Fifa turns down Nigeria’s Zurich visit request for ban negotiations

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In the face the looming wrath of the football ruling body on Monday, the federal government’s latest move have hit the rock

The world football governing body, Fifa has rejected the request of Nigeria’s delegation to visit Zurich for negotiations in their latest move to avoid the imminent international suspensions.

Nigerian football is on the brink of earning a global ban on August 20, 2018 if it fails to reinstate Amaju Pinnick as the substantive NFF president.

As part of efforts to avert the ban, acting president Yemi Osinbajo held closed-door meetings with sports minister Solomon Dalung, rivals Amaju Pinnick and Chris Giwa on Wednesday.

On the same day, the presidency wrote Fifa through the Nigerian Ambassador to Switzerland, demanding a meeting with the Fifa leadership with a ministerial team led by Dalung, including faction leader Giwa.

In a response on Thursday, FIFA's Secretary General Fatma Samoura reinstated their support for Pinnick after turning down the nation’s visit request, citing varying reasons.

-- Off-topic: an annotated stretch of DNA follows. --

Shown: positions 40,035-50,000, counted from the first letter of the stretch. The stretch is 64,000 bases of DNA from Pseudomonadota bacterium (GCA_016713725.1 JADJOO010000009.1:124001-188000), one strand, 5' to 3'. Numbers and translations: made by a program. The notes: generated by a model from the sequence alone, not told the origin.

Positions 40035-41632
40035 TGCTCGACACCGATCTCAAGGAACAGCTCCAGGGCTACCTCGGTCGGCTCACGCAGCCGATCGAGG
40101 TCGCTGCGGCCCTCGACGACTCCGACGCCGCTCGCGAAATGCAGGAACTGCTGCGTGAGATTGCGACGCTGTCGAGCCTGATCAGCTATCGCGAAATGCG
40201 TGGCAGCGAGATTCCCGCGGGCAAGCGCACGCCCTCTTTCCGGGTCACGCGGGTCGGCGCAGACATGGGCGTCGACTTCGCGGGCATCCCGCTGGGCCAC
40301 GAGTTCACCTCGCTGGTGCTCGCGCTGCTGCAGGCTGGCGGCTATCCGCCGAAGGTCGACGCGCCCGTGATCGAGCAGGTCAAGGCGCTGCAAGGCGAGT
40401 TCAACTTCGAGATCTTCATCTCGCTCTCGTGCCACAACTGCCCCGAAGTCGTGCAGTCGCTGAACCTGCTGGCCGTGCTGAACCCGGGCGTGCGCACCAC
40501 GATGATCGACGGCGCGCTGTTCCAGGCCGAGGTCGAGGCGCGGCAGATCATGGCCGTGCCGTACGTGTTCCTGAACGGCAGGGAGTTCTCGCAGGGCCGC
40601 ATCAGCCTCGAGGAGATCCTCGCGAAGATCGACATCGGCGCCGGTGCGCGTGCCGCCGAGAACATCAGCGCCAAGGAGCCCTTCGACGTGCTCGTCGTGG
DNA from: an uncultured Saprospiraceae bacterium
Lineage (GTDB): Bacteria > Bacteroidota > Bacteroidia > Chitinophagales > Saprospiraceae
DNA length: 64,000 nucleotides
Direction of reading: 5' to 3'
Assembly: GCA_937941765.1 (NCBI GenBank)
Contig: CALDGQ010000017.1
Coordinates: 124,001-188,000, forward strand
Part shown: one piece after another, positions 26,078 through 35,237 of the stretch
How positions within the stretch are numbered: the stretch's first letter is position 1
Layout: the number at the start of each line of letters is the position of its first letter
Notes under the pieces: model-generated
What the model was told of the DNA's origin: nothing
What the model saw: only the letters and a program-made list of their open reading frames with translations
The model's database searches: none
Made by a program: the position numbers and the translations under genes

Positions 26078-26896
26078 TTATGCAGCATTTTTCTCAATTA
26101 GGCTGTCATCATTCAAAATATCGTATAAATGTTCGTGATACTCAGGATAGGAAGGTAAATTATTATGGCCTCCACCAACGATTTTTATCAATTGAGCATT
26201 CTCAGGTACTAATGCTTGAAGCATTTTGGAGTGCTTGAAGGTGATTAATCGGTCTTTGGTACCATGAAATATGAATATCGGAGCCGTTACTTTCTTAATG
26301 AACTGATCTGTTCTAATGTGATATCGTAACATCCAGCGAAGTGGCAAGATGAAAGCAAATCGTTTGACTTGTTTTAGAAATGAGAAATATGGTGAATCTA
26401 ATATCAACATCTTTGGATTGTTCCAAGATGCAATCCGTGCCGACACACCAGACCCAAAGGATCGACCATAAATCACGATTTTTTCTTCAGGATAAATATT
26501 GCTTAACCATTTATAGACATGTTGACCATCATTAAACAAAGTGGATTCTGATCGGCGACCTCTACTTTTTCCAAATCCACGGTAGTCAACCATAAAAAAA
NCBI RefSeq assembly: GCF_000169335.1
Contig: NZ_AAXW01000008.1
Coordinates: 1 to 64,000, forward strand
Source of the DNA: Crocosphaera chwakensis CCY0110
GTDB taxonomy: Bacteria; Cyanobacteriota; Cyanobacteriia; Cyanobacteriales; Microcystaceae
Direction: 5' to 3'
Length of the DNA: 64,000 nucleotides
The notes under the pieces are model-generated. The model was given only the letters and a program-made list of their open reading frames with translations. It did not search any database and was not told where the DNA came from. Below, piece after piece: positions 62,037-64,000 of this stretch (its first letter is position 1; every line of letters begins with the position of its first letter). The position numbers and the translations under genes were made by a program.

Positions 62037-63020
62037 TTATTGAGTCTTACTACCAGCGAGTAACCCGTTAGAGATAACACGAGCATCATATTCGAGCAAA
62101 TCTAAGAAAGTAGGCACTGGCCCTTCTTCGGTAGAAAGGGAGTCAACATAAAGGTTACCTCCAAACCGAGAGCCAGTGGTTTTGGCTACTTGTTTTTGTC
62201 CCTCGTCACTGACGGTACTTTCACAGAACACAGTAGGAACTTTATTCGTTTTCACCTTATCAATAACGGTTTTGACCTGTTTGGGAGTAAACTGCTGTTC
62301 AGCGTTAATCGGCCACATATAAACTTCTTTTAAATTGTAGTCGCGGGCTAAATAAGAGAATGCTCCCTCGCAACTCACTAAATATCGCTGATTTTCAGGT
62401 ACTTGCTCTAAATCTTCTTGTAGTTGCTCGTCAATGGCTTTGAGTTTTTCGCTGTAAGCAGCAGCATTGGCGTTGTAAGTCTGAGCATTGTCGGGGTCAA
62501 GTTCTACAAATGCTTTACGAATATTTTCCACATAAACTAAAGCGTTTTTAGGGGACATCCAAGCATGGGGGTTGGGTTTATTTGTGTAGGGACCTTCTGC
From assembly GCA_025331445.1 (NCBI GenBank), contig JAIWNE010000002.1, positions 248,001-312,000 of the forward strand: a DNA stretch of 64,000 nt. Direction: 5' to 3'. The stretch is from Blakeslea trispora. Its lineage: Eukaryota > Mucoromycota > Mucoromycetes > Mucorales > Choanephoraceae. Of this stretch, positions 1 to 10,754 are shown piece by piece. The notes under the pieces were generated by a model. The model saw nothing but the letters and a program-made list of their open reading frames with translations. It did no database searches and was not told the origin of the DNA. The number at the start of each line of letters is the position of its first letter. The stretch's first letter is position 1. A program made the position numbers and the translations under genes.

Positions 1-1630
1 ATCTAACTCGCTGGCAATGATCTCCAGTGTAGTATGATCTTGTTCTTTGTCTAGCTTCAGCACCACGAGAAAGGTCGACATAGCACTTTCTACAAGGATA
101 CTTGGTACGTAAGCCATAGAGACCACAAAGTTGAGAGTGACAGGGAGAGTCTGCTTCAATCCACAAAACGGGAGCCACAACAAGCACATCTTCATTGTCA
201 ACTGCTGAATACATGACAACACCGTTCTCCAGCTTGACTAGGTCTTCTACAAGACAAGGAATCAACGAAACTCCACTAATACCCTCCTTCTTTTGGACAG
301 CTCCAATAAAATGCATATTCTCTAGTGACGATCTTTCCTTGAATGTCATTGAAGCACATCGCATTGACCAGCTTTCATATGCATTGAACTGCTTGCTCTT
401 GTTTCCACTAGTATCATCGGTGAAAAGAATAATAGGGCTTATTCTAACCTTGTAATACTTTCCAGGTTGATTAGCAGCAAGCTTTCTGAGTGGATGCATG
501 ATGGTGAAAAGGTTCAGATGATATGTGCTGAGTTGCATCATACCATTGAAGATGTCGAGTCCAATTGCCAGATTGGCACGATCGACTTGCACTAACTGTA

“We refer to the correspondence dated 15th August 2018 from the Ambassador of Nigeria in Switzerland, H.E. Baba Madugu, the contents of which have received our full attention,” she responded.

“In the respect, while we are aware of the seriousness and urgency of the matter, we regret to inform you that we are not in a position to respond favourably to your request for an appointment with the FIFA leadership.

“In fact, the FIFA President is indisposed during the proposed period. Moreover, we would like to recall that one member of the proposed delegation, Mr Chris Giwa, is currently under a worldwide ban, in accordance with the decision of the FIFA Disciplinary Committee dated 10 January 2017 to extend the five-year ban from taking part in any kind of football-related activity imposed by the Nigeria FootbaIl Federation’s (NFF) Disciplinary Committee on 12 May 2016,” she continued.

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“We would like to emphasise that we normally communicate with and through our member associations, in this case, the NFF under its legitimate President Amaju Melvin Pinnick.

“Consequently, we would be grateful to have any future correspondence be routed through the NFF directly.”

With time fast running out, the country have just three days left to sort out the leadership crisis at hand in the move to escape the looming suspension from all footballing activities.

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